Survey-grade high-speed GPS is the most accurate way to measure velocity – as long as view to the sky is clear.
Problems arise when buildings or tall trees obstruct the testing ground. If the GPS signal is interrupted, dropouts cause spikes in data, which is not ideal when you are relying on a clean velocity signal.
In order to keep high GPS accuracy even where sky visibility is less than perfect, Racelogic couples data from an IMU and the VBOX 3i GPS data logger.
By blending GPS with data from an Inertial Measurement Unit, housing three gyros and three accelerometers, smoother, more reliable data is produced. The solution can deal with GPS dropouts, maintaining high accuracy. IMU integration realises the high accuracies that VBOX 3i can achieve even when external conditions are compromised, meaning that data has now become more reliable and easier to interpret.
How does IMU Integration improve the GPS data channels?
IMU integration decreases the noise for a more accurate reading, and maintains a precise velocity measurement throughout the GPS drop outs.
The heading reading here is very consistent, providing more accurate results than the GPS only data, which exhibits some noise, even in low speeds.
When mapping vehicle position along a heavily tree lined road, the GPS signal incurs some drop outs and reflections, producing noisy position readings. However, IMU integration corrects the position measurements, creating smoother, more accurate data.
IMU Integration data provides a smoother, more accurate representation of longitudinal acceleration (measured in G-force) during an ABS brake stop.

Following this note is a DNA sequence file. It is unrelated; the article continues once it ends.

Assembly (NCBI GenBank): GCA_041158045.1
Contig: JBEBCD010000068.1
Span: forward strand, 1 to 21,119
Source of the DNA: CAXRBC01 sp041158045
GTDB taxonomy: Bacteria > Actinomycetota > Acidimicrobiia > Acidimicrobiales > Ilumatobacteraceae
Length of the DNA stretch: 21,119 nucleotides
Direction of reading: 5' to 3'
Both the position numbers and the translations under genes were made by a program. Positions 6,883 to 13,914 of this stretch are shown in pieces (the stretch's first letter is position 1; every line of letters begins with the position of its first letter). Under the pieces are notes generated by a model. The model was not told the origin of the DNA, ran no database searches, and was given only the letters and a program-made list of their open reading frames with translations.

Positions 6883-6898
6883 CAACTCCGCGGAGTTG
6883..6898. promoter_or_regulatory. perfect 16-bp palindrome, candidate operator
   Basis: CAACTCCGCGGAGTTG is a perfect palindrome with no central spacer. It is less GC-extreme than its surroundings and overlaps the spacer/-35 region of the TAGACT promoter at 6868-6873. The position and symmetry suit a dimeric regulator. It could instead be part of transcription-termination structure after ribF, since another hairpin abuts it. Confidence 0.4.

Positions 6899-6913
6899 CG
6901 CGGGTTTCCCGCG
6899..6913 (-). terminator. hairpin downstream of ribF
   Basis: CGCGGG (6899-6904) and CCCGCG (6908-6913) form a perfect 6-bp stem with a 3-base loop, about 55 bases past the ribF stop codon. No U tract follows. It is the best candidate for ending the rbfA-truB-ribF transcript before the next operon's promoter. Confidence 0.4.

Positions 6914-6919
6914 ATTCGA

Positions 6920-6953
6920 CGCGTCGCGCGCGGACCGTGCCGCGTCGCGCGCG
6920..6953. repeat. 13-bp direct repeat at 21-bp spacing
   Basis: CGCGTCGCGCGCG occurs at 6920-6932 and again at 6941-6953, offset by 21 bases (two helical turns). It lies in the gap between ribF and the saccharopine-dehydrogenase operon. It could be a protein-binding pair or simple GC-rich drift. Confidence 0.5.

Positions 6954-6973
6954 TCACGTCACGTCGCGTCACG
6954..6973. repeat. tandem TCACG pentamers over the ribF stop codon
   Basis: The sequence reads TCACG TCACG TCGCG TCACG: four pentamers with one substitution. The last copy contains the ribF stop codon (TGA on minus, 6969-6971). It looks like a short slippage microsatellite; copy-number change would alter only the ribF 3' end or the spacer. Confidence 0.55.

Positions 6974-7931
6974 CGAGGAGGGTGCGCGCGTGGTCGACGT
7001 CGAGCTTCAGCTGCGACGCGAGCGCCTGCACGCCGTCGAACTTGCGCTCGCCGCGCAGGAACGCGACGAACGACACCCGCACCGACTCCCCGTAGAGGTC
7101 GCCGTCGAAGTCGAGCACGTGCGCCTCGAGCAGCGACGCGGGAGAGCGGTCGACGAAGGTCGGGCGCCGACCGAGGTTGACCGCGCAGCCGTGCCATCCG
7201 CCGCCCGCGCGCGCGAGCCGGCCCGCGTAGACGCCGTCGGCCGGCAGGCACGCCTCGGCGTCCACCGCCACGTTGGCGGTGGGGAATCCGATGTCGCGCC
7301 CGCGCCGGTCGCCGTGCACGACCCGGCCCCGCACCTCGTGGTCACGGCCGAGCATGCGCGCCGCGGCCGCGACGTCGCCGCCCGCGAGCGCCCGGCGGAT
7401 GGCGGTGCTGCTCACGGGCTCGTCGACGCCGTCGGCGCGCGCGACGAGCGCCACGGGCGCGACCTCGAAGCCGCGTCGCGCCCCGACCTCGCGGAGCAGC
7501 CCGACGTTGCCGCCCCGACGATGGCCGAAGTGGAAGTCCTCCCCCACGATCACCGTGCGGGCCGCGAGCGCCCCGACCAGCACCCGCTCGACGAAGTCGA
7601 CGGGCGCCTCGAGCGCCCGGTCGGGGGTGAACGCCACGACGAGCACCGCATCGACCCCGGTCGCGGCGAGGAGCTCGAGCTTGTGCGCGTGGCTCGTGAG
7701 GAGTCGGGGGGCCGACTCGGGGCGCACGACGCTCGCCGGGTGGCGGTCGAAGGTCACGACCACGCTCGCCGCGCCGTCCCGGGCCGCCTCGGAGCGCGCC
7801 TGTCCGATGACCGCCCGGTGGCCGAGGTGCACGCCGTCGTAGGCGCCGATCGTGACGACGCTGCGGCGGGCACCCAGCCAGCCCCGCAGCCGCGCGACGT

BRAKE TESTING USING IMU INTEGRATION
Conducting brake tests on tall vehicles with long suspension travel can result in a speed overshoot of the velocity data, due to the measurements being taken at the high roof position of the GPS antenna. As the brakes are initially applied, there is a higher rate of change in velocity at the roof than there is at the vehicle’s centre of gravity (COG).
However, the integration of an IMU04 or IMU03 with a suitably upgraded VBOX 3i can be used to counteract this ‘lever-arm’ effect by placing the IMU at the COG, which measures the vehicle pitch as it brakes. This data, when combined with that from GPS, provides a compensation for the overshoot and allows for consistent brake stop testing.
The graphs below show how point A has travelled further than point B:
In this example of a high-dynamic brake stop, the blue trace (GPS Speed) overshoots at the initial point of brake application, and then exhibits a damped oscillation as the deceleration continues. The IMU-corrected data (red trace) accurately records the brake stop from the vehicles centre of gravity.
Counteracting the lever-arm effect will also aid test engineers when conducting high-dynamic manoeuvres other than brake stops. In slip angle measurements the speed overshoot can occur if the antenna is moving through a greater arc of travel than that of the vehicle’s centre of gravity as it corners. Procedures such as lane change manoeuvres can therefore benefit from IMU integration and lever-arm compensation.
Orange = Pitch measured by the IMU Blue = GPS speed Red = IIMU itegrated GPS speed
The traces between the green and red vertical lines are of a car going over a speed hump. Note how the GPS speed alters as the vehicle roof moves independently of the COG as it goes over the hump. The integrated speed logs the correct speed of the vehicle.